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Congressman Capuano's E-Update

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Congressman Capuano's

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October 1, 2004

Recent House Votes
The House took up the issue of gay marriage this week, with a vote on H.J. Res 106: a Constitutional Amendment on Same Sex Marriage. The exact text of the amendment is copied below:

Marriage in the United States shall consist solely of the union of a man and a woman. Neither this Constitution, nor the constitution of any State, shall be construed to require that marriage or the legal incidents thereof be conferred upon any union other than the union of a man and a woman.

I voted NO - Quite simply, this amendment would enshrine discrimination in the Constitution. The entire House vote is recorded below.

Although a majority of members voted for this amendment, it failed to advance because all proposed amendments to the Constitution must receive 2/3 of the vote in both the House and the Senate.

For more information on this legislation, visit
To read my remarks on this legislation from the House floor, visit and scroll down or search for my name.

Once again, Republican leaders in Congress failed to complete legislation reauthorizing the Transportation Equity Act for the 21st Century. Instead, Congress passed an eight-month extension and it is unlikely that significant progress will be made until after the New Year. Although reauthorization passed overwhelmingly in both the House (at $284 billion) and the Senate (at $318 billion), the President is insisting that the cost of the bill not exceed $256 billion. Most members on both sides of the aisle believe that this amount is far too low to address the significant infrastructure needs our communities are facing all across the country. Since Republican leaders in Congress do not want to send the President a bill he may veto in an election year, they decided instead to do nothing. This delay is costing our states literally millions of dollars and thousands of jobs.

Continuing Resolution
Today is the first day of the federal fiscal year. Congress did not complete work on 12 of the 13 spending bills necessary to fund the government so a continuing resolution was passed yesterday. Although the House finished all but one of the spending bills, the Senate is much farther behind. This continuing resolution takes us through November 20th. Unfortunately, little will be accomplished in the weeks leading up to the November election. In fact, Congress will most likely adjourn at the end of next week. Republican leaders in the Congress, who set the legislative agenda, seem unwilling to focus on the work that we must complete, like spending bills and transportation legislation. Instead, they force debate on politically charged issues, like gay marriage, that have no chance of becoming law this year.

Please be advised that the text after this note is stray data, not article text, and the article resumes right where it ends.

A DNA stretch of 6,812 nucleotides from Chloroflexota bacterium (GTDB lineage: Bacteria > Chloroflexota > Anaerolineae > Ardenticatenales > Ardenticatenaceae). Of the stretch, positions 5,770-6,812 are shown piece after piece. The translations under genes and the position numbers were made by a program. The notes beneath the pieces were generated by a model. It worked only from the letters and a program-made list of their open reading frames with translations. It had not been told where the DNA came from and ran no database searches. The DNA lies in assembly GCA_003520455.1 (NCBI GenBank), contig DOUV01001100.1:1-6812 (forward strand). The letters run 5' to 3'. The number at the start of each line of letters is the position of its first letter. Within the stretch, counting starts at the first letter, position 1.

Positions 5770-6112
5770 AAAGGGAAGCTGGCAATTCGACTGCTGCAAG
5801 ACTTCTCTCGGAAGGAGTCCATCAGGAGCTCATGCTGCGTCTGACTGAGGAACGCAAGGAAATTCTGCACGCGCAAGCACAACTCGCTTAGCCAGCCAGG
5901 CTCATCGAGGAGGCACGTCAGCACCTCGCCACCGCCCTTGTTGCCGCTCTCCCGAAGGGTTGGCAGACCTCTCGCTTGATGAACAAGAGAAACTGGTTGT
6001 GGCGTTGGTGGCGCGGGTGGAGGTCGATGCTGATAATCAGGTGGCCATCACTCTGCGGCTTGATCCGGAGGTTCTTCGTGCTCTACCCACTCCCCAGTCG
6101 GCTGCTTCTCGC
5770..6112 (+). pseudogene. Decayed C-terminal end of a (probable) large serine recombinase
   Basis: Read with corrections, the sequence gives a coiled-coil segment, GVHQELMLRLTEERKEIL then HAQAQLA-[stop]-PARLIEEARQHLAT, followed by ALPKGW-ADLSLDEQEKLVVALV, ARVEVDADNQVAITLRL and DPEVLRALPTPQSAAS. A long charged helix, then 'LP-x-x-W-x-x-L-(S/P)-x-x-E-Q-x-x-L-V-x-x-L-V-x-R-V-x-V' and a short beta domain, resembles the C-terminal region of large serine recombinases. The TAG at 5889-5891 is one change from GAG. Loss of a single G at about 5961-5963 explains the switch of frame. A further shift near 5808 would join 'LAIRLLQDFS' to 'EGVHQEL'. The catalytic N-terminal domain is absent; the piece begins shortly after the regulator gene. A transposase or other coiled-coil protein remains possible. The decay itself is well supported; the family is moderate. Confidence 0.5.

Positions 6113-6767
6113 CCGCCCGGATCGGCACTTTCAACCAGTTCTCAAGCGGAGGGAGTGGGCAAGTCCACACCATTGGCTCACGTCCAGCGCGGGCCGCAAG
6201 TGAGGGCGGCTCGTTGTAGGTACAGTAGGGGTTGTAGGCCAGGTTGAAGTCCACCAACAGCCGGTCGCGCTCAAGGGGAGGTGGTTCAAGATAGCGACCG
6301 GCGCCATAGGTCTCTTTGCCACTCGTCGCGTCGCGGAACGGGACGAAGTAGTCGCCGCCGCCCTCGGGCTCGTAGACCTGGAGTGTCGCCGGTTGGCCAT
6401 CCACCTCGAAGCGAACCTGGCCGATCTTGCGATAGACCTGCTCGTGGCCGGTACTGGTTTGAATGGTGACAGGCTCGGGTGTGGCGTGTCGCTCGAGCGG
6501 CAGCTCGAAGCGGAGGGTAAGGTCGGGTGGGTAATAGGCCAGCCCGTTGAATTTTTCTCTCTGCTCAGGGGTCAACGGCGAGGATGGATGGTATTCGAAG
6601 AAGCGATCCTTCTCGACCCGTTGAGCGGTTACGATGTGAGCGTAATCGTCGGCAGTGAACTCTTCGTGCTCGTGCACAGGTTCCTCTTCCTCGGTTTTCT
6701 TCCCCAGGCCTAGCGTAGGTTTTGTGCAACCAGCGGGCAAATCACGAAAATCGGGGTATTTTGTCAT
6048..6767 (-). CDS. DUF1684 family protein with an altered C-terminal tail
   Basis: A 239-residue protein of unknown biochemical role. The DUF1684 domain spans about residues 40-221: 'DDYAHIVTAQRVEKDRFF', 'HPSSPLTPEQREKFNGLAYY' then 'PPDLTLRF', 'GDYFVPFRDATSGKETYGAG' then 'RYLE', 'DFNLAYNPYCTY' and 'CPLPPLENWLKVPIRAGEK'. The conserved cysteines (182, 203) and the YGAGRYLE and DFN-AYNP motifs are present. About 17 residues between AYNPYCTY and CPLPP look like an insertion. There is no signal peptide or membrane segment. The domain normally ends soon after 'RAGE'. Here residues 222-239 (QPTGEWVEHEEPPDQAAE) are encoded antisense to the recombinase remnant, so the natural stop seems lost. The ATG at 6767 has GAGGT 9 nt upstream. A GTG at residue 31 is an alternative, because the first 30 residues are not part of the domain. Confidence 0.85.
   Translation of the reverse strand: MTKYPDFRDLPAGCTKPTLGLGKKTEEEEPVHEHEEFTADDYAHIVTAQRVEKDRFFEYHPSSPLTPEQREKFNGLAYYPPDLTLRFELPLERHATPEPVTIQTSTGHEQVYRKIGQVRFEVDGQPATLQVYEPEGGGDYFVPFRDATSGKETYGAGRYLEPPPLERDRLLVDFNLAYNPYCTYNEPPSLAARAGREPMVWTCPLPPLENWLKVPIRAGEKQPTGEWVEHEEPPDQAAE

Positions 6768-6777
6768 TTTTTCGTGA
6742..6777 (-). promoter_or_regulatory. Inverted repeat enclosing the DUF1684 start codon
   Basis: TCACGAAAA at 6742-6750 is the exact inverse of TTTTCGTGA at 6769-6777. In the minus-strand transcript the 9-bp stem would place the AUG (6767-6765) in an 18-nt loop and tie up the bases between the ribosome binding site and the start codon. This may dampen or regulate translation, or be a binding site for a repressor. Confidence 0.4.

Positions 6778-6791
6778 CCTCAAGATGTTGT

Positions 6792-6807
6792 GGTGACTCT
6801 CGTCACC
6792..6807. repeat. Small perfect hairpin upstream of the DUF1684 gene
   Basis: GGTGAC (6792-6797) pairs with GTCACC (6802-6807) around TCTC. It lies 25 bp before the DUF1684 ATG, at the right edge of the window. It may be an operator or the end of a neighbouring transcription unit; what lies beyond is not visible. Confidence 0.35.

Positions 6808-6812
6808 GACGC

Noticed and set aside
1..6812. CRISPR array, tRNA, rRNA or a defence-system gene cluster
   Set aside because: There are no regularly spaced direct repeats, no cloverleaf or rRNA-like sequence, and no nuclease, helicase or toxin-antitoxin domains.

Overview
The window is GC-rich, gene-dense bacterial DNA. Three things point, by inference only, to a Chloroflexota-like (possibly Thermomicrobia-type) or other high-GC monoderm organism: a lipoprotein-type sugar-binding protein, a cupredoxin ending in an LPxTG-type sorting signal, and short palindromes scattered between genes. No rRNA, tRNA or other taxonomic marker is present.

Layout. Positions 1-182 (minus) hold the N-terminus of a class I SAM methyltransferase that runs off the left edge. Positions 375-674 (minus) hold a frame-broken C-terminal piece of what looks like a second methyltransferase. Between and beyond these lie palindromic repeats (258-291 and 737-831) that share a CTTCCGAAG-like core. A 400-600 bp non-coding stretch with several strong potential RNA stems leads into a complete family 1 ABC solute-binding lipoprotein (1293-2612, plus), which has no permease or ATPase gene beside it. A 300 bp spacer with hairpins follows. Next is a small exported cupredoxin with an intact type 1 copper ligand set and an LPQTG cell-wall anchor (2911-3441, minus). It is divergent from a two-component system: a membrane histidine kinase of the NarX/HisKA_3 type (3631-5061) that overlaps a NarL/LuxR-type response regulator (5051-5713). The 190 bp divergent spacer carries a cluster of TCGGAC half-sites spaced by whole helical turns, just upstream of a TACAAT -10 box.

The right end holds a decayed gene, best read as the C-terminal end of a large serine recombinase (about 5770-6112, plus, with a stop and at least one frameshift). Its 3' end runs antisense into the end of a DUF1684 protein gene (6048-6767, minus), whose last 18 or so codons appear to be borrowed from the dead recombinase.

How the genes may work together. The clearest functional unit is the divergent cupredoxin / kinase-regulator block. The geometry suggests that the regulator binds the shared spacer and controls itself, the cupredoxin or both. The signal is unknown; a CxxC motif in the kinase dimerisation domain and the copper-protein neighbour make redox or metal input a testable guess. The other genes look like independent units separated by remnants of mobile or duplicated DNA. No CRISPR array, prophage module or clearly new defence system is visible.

Terrorism Insurance
The House Financial Services Committee, of which I am a member, passed legislation Wednesday extending the "Terrorism Risk Insurance Act" for an additional two years. The bill contained an amendment I offered that also makes terrorism reinsurance coverage available to group life insurance policies. I felt it was important that, as Congress works to extend this critical legislation, we also protect the men and women working in the buildings, not just bricks and mortar. The legislation passed unanimously and now moves to the full House for consideration.

On Wednesday I met with Amnesty International Executive Director Dr. William Shultz, who recently returned from Sudan. He visited villages in South Darfur where the fighting is still going on, as well as overcrowded refugee camps. It is clear that the UN resolution is doing little to curb the Janjaweed militia fighters since the government of Sudan remains an active participant in the genocide. I recently co-sponsored a bill that imposes sanctions on the government of Sudan and lays out standards that must be met before these sanctions are lifted. Furthermore, this bill instructs the U.S. Representative to the U.N. to urge the Security Council to impose sanctions on the Sudanese government, to stop importing oil from Sudan and to impose an arms embargo. It also contains $450 million to stop the genocide and to provide humanitarian assistance.

Help for the Disabled
This week I introduced a bill inspired by Somerville resident Joe Keane. Joe was severely injured in the line of duty while training for the Merchant Marine years ago. As a result, he receives a personal attendant allowance from the Federal government, which helps Joe maintain his independence. Unfortunately, the attendant allowance is capped at $1500 per month, an amount that has not changed since 1990, despite the obvious increase in costs. My bill would increase the monthly cap to $4000 per month. It also establishes an automatic biennial update so that those individuals who receive the allowance do not have to return to Congress every time inflation outpaces the cost of care.

What's Up for Next Week
Next week the House may consider appropriations bills, additional spending for hurricane relief and legislation implementing some of the recommendations of the 9/11 Commission.

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